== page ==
Saturday, September 15, 2012

Beautiful Ruins

I initially liked this book because of the cover: it reminded me of a great vacation that Jason and I took in Italy and France. I liked, too, the glamorous feel of the book. A movie star shows up at the Hotel Adequate View and from there, readers are introduced to character after character, all of them intersecting beautifully by the end. 

I will say that I kept thinking - why are we introducing characters this late in the book? It felt like they kept coming and I wasn't sure of their relevance. Some of them simply furthered the story. Some of them didn't necessarily do much. However, I felt like they all helped paint a picture of humanity - and made me question where I fell on the scale of things. Was I more like Claire? Shane? Michael (I sure hope not)? Dee? 
Interesting.  And I guess, in the end, we are all a mix. 
It's an ambling tale that takes it's time. There is heartbreak, betrayal, love, honor, and it all paints a picture of life being a big mess of beautiful ruins.

Defending Jacob

I have no idea what you do in this situation. Jacob's father is an attorney. His mother would do anything for him. And then there is Jacob - who has been accused of killing a classmate. Did he do it? Was the classmate bullying him? Or is he just a sociopath? Hard to say. Like every parent, we only want to believe the best about our children - but at what point do you have to take a serious look at what is going on?

Landay does a great job of presenting the reader with just enough information - but not the whole picture. He also tells the story in a way that introduces both court transcripts and the broken voice of the father. All of this together makes for a horrifying and compelling read that I couldn't quit reading. What would you do if Jacob was your son? 

Into the Darkest Corner

Wowza! Nothing like a psychological thriller to make you appreciate how "vanilla" your break ups have all been. 
Poor Cathy. When she broke up with her boyfriend, Lee - he tried to kill her. But this is after he did all kinds of things to mess with her, to break her down, to make her be a submissive and scared lady. She was so beside herself, she questioned her own sanity. 
He didn't kill her, though. She survived. And she sent him to prison. 
She's been living half a life since then, crippled by the OCD that keeps everything in balance. Then she gets the call that Lee has been released early. Tailspin.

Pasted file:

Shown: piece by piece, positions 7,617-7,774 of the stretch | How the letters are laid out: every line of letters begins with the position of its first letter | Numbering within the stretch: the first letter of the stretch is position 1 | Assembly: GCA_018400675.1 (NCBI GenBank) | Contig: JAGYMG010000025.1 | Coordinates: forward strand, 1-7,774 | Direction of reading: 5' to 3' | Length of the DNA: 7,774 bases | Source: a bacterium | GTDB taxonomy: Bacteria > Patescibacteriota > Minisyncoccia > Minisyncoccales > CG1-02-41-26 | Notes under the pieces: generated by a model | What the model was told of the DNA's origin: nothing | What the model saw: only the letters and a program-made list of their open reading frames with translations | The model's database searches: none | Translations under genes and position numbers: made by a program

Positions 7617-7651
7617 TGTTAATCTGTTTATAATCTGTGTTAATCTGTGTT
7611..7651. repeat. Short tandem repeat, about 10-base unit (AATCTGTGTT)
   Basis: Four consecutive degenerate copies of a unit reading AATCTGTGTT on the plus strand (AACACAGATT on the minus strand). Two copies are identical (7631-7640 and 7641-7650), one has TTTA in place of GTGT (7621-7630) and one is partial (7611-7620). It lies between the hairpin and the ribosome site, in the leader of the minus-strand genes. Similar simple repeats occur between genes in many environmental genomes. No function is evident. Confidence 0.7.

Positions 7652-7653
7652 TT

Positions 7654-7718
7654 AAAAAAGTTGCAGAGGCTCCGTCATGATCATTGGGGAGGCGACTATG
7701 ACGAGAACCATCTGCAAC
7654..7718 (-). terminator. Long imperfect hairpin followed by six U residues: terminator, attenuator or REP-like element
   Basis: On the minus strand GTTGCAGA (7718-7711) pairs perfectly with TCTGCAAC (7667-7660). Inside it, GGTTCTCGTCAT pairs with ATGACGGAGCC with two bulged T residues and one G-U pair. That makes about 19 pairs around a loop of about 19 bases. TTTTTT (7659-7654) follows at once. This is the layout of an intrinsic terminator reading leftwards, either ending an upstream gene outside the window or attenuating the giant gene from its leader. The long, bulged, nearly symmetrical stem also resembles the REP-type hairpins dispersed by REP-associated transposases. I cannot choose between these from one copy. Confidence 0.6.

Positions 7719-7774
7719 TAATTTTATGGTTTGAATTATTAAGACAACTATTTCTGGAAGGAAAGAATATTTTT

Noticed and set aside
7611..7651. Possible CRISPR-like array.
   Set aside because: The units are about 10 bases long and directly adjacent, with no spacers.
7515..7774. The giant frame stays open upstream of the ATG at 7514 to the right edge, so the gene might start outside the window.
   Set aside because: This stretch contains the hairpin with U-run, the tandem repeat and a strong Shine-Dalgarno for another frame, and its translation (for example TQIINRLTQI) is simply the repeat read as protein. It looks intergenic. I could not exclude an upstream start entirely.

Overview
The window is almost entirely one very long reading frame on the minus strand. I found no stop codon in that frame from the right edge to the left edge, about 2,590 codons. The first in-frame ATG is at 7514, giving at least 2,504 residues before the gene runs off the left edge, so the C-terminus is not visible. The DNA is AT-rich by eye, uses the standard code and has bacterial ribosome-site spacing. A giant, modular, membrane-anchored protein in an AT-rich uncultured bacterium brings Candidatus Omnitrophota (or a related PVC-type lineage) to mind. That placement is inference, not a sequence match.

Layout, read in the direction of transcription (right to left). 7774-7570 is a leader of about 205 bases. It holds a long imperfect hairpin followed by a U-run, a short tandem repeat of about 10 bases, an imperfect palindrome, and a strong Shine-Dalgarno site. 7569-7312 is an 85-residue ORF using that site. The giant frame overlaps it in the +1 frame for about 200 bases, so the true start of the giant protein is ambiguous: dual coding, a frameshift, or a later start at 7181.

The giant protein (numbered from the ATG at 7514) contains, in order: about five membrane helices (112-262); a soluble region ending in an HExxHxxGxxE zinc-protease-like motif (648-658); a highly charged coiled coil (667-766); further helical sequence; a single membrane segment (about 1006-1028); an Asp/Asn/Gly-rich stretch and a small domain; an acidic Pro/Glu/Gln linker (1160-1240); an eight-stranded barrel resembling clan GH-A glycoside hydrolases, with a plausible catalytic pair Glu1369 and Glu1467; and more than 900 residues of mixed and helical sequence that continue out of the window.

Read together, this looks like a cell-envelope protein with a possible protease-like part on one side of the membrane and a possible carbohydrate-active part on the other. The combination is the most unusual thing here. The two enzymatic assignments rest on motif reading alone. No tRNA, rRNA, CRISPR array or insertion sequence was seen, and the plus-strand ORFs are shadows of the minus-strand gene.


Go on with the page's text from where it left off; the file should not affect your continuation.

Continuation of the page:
This one kept me turning pages late into the night, wondering if Cathy was going crazy or if she was right about Lee. It is told back and forth between the past Cathy and the present day Cathy, which does an excellent job of showing how she loses herself as her confidence ebbs. It made me appreciate the human spirit and people who are able to triumph in the face of overwhelming adversity. And  it also made me appreciate the fact that my OCD is just the kind that keeps things tidy. 

Where'd You Go, Bernadette

This book was highly entertaining. When I began reading about Bernadette, I didn't think that she sounded so crazy. Maybe a bit eccentric, but definitely someone I would've liked as a friend.  She was witty and she had some strong opinions - I loved how she thwarted her neighbor, but how she ultimately had a heart of gold.
But then, author Maria Semple, peels back a layer on the onion that is Bernadette, and a little more is revealed. Then a little bit more. And the things that I thought were funny - they started to become sad. Something I could empathize with, but a little less haha and a little more "hmmmm".

Bernadette takes us on a pretty funny ride. I found the end a little unrealistic, but it didn't ruin the whole thing for me. I'm still not sure how things will resolve with Bernadette, but I enjoyed thinking about her conundrums. While I don't aspire to be the kind of mom or wife that Bernadette was, I found her trials to be entertaining - all making for a quick read.